According to Forbes, a recent study indicates that over 35% of Americans now identify themselves as freelancers. In short, these are people who are self-employed and may work for one or more client, but as a rule they’re not bound to any.
Freelancing certainly has its benefits. You’ll certainly save money on travel, a professional wardrobe and even on food. But before you begin exploring a career in freelancing, there are a few things you need to know.
1. Freelancing is a job
If you’ve somehow been led to believe that freelancing will afford you the opportunity to work in your pajamas after waking up at noon, you’re only partially correct.
You can work in your pajamas. But it’s not recommended. If you truly want to make it as a self-employed freelancer, you’ll have to put every bit as much effort into your career as you would a traditional job.
Once you leave your desk job, your earnings are your responsibility. You’ll create your own paychecks and you’re responsible for finding your own clients. It’s going to take a strong head on your shoulders and an “early to rise” mentality to get started.
If you treat freelancing as a career, it can become one for you. Treat it as anything less and you’re guaranteed to fail.
2. Keep your finances in order
When you leave your desk job, there will be no one handing you a paycheck. That said, there will also be no one to hand you a W-2. It’s for that reason that you’ve got to keep close watch on your finances.
The most prudent advice you could follow is to hire an accountant, at least for your first year of self-employment. Meet with her, and she can help you devise a plan to set aside money to avoid a hefty tax bill come April.
Should you choose not to hire an accountant, the very least you’ll want to do is invest in a good bookkeeping software. Enter your expenses and your income. You’ll need a profit and loss statement to apply for credit, too, so be sure to keep it up to date.
Finally, save each and every piece of paper that comes your way, from invoices to clients to that bill for your wireless router. Many items are tax deductible; even a dedicated office in your home is deductible in the United States.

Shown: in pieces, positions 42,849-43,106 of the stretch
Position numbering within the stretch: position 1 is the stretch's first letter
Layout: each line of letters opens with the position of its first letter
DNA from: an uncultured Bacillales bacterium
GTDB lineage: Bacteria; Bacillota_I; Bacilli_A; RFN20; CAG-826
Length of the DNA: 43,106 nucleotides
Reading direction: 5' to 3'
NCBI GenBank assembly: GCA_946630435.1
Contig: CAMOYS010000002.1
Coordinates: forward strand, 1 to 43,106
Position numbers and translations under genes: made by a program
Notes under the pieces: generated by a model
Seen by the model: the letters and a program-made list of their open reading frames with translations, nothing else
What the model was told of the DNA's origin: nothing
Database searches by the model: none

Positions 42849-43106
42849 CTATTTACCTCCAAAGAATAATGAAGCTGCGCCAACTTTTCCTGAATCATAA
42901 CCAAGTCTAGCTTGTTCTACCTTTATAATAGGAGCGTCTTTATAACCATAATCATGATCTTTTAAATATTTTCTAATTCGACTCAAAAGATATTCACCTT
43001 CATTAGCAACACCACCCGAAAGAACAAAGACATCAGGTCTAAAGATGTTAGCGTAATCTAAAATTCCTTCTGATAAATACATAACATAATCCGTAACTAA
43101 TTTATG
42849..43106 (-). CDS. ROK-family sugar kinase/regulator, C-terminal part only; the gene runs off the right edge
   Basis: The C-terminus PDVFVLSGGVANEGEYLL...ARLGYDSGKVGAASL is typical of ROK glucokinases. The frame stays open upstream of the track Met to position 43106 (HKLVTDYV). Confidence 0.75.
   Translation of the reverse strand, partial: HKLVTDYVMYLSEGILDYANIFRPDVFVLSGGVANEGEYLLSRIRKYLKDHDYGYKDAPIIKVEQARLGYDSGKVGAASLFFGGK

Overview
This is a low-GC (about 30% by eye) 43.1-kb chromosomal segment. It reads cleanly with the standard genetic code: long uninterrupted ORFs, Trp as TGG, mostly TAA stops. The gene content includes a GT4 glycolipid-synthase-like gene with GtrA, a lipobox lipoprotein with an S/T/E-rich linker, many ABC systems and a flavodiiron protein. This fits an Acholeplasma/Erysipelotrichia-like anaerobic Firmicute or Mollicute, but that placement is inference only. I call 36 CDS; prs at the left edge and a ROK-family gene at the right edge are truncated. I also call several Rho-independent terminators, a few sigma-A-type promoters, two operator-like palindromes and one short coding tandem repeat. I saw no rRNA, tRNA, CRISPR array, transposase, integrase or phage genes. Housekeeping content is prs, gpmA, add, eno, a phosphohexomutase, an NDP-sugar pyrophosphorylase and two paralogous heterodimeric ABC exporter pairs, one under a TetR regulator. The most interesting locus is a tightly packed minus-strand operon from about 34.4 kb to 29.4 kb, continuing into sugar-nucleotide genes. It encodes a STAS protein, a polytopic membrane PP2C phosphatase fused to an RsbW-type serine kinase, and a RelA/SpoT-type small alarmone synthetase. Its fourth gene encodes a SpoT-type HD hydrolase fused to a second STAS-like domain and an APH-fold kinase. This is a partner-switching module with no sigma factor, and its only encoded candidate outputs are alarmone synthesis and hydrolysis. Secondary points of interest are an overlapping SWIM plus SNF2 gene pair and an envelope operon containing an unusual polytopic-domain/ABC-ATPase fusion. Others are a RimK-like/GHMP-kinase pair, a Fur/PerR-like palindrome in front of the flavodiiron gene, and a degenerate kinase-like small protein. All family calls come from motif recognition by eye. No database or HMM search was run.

3. Diversify your eggs
That is to say, don’t put all your eggs in one basket. Your career as a freelancer may be in graphic design, information technology, writing – any number of things. But all fields will have one thing in common: they’re volatile.
Don’t rely on only one client to pay your bills. Instead, market yourself using the vast number of platforms on the web, or through local venues. Sell your services to everyone you meet, and develop a good “elevator pitch.”
It’s also advisable that you learn a bit about the stock market. Even if you’re not interested in becoming a day trader, having a healthy portfolio can help to secure you financially should a dry spell occur. And a dry spell will occur. Learn about penny stocks, or about investing in blue chip stock. Then use that portfolio if you ever need cash to fall back on.
4. Don’t expect a miracle
Again, you’re going to have to market. And it’s strongly recommended that, before you even think about hitting send on that resignation email, you’ve got a freelancing job lined up. (Also, please don’t email your resignation. That’s tacky.)
Now, there are some fields which will, by nature, pay more. If you freelance as an IT security analyst, you’re going to get paid more per job, on average, than a freelance transcriptionist. But the truth is that it’s quite viable to make a full time living as a freelancer. It just might not be right away.
So while your IT counterpart just landed a gig which paid $3,000 for a few hours’ work, your first job may pay a tenth of that. Don’t expect to be earning a full time income right away, but don’t be discouraged either. Continue to market, and the work will present itself.
5. Enjoy your freelancing career!
Freelancing isn’t waking up at noon and working in your pajamas. It is, in fact, much harder and much more mentally taxing than many 9 to 5 jobs. But the perks will come, and when they do, you need to enjoy them.
You are going to work many, many long hours and you’re going to work every day. But, while you do have clients to answer to, you won’t have anyone micromanaging you. Want to bring your nephew to the pool on Tuesday morning? You don’t have to ask anyone. Prepare to work for a few hours in the evening, and go ahead.
Need to schedule an emergency dental appointment? You’ve got no one who can tell you no. Feel like a long weekend? Sure! If you’re caught up on work, there’s no one who will miss you in the office. Turn off your phone and go.
Freelancing is by no means glamorous. It’s hard work, and if you wish to succeed, you’ll have to treat it as seriously as any other job. But as long as you keep good business sense about you, you’ll do just fine. Work hard, prepare financially, and enjoy the perks of working for yourself.